Hearing him recall those days, from a seat in the cluttered rehearsal room at the rear of his home, it’s hard to parse fact from fiction, the exaggerations from the misremembrances. But Thomas, 73, who speaks in soft, mannered tones, never sounds boastful. Those memories, for him, aren’t about personal glory, but pain and disenchantment. Yes, he met his idols and became their peer, but he found many of them cold, dismissive and mean. He was lied to by labels, ripped off by managers and betrayed by his own friends. No matter how accurate the details, the stories Thomas shares say everything about who he is, and why he eventually returned to the neighborhood where he grew up and never left again: He just didn’t have the heart to make it in the music business.
“I didn’t have a clue it was like that,” Thomas says, a glint of that boyish innocence still lingering in his large, watery eyes.
But second acts are big in 21st-century American life, particularly when it comes to forgotten soul singers. If it were up to certain people, Thomas—like Sharon Jones, Lee Fields and Charles Bradley, artists whose careers were revived after years in obscurity—would enjoy his own moment of rediscovery. And some are actively working to make it happen: Earlier this year, a group of young Portland musicians convinced Thomas, who’s performed only sporadically in the last few years, to dust off his old songs and let them back him up. The band, dubbed the Pain after Thomas’ big-band weeper “Pain Is the Name of Your Game,” has already played two rapturously received shows, and calls this week’s Doug Fir gig its true “coming out.” For Thomas, the son of a minister, the opportunity to play his music again, free from the pressures of the industry, can only be a gift from above.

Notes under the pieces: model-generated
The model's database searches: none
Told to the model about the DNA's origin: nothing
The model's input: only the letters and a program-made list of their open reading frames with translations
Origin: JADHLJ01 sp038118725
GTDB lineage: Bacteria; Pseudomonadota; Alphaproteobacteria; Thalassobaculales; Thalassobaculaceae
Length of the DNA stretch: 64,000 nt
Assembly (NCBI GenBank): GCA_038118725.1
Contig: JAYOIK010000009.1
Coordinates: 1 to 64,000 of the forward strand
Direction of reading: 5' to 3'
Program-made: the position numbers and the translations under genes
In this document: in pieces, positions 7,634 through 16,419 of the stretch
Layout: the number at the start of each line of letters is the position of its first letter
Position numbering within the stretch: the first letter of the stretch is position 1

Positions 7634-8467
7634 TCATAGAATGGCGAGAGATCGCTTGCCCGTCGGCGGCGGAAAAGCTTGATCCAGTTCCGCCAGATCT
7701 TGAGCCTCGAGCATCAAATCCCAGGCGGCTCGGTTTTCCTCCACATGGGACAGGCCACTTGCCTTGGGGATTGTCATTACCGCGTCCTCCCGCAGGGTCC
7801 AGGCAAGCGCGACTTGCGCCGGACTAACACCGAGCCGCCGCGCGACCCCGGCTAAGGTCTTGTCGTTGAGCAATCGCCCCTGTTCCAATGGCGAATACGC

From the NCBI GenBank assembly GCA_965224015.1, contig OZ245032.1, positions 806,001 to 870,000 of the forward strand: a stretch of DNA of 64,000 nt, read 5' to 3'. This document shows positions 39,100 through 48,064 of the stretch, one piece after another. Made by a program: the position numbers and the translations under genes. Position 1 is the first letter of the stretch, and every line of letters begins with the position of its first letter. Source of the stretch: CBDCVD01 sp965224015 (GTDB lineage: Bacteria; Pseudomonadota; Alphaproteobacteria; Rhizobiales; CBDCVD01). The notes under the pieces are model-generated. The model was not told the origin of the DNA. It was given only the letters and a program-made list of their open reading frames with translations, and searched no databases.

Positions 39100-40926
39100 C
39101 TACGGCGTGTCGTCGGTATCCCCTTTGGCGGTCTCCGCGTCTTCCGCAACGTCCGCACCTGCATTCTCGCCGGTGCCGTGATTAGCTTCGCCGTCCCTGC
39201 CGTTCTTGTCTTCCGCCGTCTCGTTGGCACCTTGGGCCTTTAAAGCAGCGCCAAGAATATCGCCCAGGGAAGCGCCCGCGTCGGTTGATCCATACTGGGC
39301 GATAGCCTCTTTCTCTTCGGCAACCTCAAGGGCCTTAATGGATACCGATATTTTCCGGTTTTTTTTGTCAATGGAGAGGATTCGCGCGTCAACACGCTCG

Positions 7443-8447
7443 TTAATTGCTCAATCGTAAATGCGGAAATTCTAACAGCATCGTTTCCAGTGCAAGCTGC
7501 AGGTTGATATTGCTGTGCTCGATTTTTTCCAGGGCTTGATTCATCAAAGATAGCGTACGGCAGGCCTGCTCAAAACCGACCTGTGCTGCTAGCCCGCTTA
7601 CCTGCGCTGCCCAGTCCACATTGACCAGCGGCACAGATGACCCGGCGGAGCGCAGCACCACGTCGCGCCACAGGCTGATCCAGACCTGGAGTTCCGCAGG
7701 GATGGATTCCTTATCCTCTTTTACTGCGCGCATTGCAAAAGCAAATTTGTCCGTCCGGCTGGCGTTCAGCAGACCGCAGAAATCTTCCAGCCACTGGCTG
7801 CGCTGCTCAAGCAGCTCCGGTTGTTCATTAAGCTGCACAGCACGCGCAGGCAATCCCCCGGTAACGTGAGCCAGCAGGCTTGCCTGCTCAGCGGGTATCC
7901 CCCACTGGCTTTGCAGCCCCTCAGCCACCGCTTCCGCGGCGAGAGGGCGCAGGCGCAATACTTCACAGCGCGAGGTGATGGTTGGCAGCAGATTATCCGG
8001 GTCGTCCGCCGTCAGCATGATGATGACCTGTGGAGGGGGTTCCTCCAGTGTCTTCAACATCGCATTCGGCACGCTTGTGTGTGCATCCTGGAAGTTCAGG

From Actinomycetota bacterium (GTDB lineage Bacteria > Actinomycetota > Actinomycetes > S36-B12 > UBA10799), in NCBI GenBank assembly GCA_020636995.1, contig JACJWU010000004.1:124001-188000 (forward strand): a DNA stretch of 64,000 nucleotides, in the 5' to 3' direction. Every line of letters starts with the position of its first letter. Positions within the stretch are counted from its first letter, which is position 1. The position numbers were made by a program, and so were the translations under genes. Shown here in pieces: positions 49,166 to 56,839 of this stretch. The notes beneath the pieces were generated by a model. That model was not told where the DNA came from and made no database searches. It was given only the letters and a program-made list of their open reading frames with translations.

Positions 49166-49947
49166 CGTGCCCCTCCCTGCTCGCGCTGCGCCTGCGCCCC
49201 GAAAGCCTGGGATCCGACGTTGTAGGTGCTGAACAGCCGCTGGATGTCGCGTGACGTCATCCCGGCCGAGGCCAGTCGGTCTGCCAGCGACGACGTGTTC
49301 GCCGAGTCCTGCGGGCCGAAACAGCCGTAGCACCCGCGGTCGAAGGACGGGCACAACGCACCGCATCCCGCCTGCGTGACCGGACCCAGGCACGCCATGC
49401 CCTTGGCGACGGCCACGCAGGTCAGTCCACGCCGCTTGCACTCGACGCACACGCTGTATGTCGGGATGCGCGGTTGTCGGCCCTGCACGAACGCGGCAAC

“Everything we do comes back to us,” Thomas says, “good or bad.”
Discovering Ural Thomas was just as much a gift for Scott Magee. A drummer and deep-soul connoisseur, who spins rare 45s as DJ Cooky Parker, he’d been looking to start a cover band, and was hoping to find a singer authentic enough to re-create the voices on those crackly old records. He came across reissues of Thomas’ late-’50s doo-wop group, the Monterays, and was amazed to learn he still lived in town. To gauge where Thomas stood musically, Magee attended one of the open Sunday jam sessions Thomas has held out of his home since the ’70s.
“It all happened real quickly, because he still has it,” Magee says. Instead of simply reproducing bits of R&B arcana, Magee—along with the nine-piece band he’s assembled—is helping bring a lost piece of Portland’s past back to life. “I just feel fortunate that, here in Portland, we have this person who has this history and is still with us and is now performing, to add to what we have, in a real way.”
The ultimate goal, Magee says, is to eventually get Thomas in the studio and record a set of all-new songs. Thomas already has a concept, framed around stories even older than his own: his mother’s. Some are supernatural; others relay encounters with brutal racist violence. The idea is to show how our past is never that far behind us. It’s something he knows well.
“I want to tell the history of man, and how cruel he is to himself,” Thomas says. “People need to come together and really understand we’re on this ship together, and if this motherfucker sinks, we’re all going down.”
SEE IT: Ural Thomas and the Pain play Doug Fir Lounge, 830 E Burnside St., with Orquestra Pacifico Tropical and Tiburones, on Wednesday, Nov. 6. 9 pm. $12 advance, $14 day of show. 21+.